Perhaps the idea that raw honey is taboo in pregnancy is an association with the word “raw” and hazards of infection during pregnancy.
Raw honey poses no special risk for pregnant women. Of note, pasteurizing honey has no effect on the C. botulinum bacterial spores that can cause infant botulism. Pasteurized honey is not safer in any way than raw honey, it simply doesn’t ferment as the natural yeasts have been killed during pasteurization. I won’t ask you to take my word for this, but you might be interested in what the world-renown Mayo Clinic has to say on the risk of eating raw honey (relating to immune compromised individuals, but relevant to pregnant women if they are worried about botulism or infections, or concerned by the word “raw”):
“’Pasteurization’ of honey actually has no technical meaning, and heating honey doesn’t provide any food safety advantage. Producers may heat honey to keep it from crystallizing but there is nothing safer about honey calling itself ‘pasteurized’ honey versus ‘raw’ honey.
Therefore, you will not find any research or government advice indicating the need for immune compromised patients to use ‘pasteurized’ honey. Food-borne pathogens actually do not survive in honey, so there is no additional risk in consuming it raw. [emphasis is mine]”1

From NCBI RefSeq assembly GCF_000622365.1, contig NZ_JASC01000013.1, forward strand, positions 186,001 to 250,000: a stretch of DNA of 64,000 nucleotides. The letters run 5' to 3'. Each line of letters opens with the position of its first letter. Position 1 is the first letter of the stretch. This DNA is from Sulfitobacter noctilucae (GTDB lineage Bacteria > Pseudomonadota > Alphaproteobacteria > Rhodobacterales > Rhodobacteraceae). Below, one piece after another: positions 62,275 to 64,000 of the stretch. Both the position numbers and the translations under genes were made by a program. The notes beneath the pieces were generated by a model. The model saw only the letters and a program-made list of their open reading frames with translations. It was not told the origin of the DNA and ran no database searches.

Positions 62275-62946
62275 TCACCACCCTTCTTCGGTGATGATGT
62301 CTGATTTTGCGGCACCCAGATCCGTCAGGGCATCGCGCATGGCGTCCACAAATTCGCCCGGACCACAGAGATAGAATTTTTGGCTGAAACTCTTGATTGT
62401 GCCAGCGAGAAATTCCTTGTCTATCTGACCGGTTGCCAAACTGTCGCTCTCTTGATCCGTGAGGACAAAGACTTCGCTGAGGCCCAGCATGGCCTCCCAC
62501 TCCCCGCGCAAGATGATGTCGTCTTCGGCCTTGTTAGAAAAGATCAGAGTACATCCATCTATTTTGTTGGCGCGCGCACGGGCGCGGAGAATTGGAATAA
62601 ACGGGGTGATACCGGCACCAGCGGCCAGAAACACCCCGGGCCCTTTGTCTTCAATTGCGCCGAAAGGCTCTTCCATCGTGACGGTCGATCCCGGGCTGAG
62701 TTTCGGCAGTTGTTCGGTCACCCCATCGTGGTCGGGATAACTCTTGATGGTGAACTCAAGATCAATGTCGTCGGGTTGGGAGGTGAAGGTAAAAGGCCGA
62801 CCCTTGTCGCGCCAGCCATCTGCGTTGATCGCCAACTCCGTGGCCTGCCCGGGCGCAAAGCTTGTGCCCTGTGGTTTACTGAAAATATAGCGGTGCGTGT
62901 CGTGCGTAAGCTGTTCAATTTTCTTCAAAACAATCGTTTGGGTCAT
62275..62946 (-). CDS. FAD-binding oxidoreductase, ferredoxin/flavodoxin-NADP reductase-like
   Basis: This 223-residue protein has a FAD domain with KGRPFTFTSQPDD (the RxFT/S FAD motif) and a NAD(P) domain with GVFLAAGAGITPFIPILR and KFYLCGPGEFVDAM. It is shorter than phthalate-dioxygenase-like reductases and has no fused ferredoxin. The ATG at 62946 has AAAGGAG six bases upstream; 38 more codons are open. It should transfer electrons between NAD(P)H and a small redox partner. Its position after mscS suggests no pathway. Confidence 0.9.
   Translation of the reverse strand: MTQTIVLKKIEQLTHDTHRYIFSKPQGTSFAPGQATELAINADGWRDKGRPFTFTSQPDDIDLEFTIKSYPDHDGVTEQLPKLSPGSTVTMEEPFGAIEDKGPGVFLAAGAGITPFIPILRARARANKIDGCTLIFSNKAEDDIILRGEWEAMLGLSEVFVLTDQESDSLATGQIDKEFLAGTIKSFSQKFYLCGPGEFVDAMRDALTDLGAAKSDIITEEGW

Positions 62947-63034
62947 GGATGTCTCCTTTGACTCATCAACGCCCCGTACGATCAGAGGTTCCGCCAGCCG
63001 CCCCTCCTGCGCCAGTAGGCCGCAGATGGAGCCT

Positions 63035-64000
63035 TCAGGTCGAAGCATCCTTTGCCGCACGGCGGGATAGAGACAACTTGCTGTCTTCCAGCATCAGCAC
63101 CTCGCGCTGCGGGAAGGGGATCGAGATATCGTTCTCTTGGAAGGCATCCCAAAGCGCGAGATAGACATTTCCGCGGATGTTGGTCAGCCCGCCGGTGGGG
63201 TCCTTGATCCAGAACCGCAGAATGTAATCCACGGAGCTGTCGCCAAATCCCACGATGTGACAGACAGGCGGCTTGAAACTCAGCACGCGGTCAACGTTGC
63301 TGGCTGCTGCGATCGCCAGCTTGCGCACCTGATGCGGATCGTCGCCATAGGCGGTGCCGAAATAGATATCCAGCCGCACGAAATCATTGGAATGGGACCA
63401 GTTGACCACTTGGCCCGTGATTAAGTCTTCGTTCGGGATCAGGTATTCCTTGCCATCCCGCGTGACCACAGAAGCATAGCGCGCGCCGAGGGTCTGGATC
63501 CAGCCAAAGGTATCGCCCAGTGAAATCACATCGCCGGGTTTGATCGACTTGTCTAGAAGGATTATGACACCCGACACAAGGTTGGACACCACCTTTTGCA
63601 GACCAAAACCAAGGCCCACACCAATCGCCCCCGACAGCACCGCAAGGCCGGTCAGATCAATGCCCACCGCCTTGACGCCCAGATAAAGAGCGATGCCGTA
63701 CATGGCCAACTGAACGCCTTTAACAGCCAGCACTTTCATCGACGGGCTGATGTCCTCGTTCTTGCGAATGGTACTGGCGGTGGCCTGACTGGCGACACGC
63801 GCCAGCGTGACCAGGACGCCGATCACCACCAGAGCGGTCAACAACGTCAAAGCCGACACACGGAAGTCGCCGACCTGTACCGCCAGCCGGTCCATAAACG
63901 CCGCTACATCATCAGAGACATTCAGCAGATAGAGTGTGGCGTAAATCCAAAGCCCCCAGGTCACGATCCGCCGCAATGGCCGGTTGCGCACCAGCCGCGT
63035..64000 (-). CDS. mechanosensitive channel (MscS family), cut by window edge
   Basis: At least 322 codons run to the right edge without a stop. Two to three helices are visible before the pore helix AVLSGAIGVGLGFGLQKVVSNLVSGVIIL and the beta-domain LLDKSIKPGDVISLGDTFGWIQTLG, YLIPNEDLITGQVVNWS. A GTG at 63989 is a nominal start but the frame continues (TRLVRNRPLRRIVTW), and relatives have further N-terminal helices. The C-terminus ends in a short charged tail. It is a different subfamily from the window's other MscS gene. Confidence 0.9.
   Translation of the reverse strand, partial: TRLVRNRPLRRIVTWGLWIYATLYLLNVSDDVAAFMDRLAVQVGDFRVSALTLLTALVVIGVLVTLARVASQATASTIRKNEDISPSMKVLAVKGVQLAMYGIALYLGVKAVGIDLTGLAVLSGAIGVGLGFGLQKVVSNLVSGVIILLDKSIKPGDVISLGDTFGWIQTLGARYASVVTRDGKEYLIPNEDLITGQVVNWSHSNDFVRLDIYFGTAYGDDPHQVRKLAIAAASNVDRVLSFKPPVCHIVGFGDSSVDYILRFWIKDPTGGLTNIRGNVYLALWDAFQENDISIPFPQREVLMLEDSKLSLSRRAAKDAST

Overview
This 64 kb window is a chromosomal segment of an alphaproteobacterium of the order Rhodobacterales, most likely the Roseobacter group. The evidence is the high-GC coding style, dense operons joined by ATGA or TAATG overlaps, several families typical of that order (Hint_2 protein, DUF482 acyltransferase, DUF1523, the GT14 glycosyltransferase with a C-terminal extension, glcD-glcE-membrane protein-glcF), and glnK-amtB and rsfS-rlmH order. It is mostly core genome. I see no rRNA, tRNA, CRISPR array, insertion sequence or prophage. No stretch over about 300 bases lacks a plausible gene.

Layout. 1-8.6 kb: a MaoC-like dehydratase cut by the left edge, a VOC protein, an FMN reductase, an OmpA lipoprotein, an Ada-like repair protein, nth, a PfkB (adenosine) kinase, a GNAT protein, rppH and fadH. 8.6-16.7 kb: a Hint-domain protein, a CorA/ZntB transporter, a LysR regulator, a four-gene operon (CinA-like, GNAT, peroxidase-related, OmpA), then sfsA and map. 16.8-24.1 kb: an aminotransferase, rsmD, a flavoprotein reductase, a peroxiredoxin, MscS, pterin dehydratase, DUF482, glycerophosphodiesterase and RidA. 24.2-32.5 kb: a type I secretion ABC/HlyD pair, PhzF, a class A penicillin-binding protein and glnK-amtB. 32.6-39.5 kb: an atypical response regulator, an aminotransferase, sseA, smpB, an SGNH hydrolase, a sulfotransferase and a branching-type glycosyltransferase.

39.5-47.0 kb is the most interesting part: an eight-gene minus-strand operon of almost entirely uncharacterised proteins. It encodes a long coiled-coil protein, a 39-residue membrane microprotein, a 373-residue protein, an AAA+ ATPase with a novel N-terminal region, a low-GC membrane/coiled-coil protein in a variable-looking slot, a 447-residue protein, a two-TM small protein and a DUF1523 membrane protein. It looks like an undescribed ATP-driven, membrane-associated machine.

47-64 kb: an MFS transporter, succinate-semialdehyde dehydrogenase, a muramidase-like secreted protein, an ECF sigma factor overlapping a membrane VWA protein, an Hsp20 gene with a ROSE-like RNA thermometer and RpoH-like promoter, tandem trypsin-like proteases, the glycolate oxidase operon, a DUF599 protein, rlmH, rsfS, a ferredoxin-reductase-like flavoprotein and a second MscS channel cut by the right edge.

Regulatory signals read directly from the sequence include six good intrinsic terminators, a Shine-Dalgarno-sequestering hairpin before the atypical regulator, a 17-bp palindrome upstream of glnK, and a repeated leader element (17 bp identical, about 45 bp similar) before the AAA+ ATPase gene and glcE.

Aside: raw fish
When my wife was pregnant, issues like this became more immediate. I love sushi. I wasn’t prepared to give up raw fish while my wife was pregnant, but would have felt a bit guilty eating sushi around her if she had to abstain from raw fish since she is also a sushi lover. A little research did not turn up any evidence that eating sushi in pregnancy is hazardous. Not surprising given that Japanese people tend to eat a fair bit of sushi on average and don’t have the idea that it should be avoided in pregnancy. Consumption of predators like tuna ought to be limited (in pregnancy and otherwise) due to the concentration of pollutants in their flesh, especially mercury. (Due to tuna over-fishing, I try to restrict my tuna consumption anyway). I couldn’t find anything indicating that properly prepared raw fish specifically presented a hazard to expectant moms. I’m not interested in convincing anybody, especially pregnant people, what they should or shouldn’t eat, but I did present the information I found to my wife, so that we might continue to enjoy eating sushi together. She chose not to, which, of course, was fine: I got to enjoy her share of sushi at Japanese omakase tasting menus.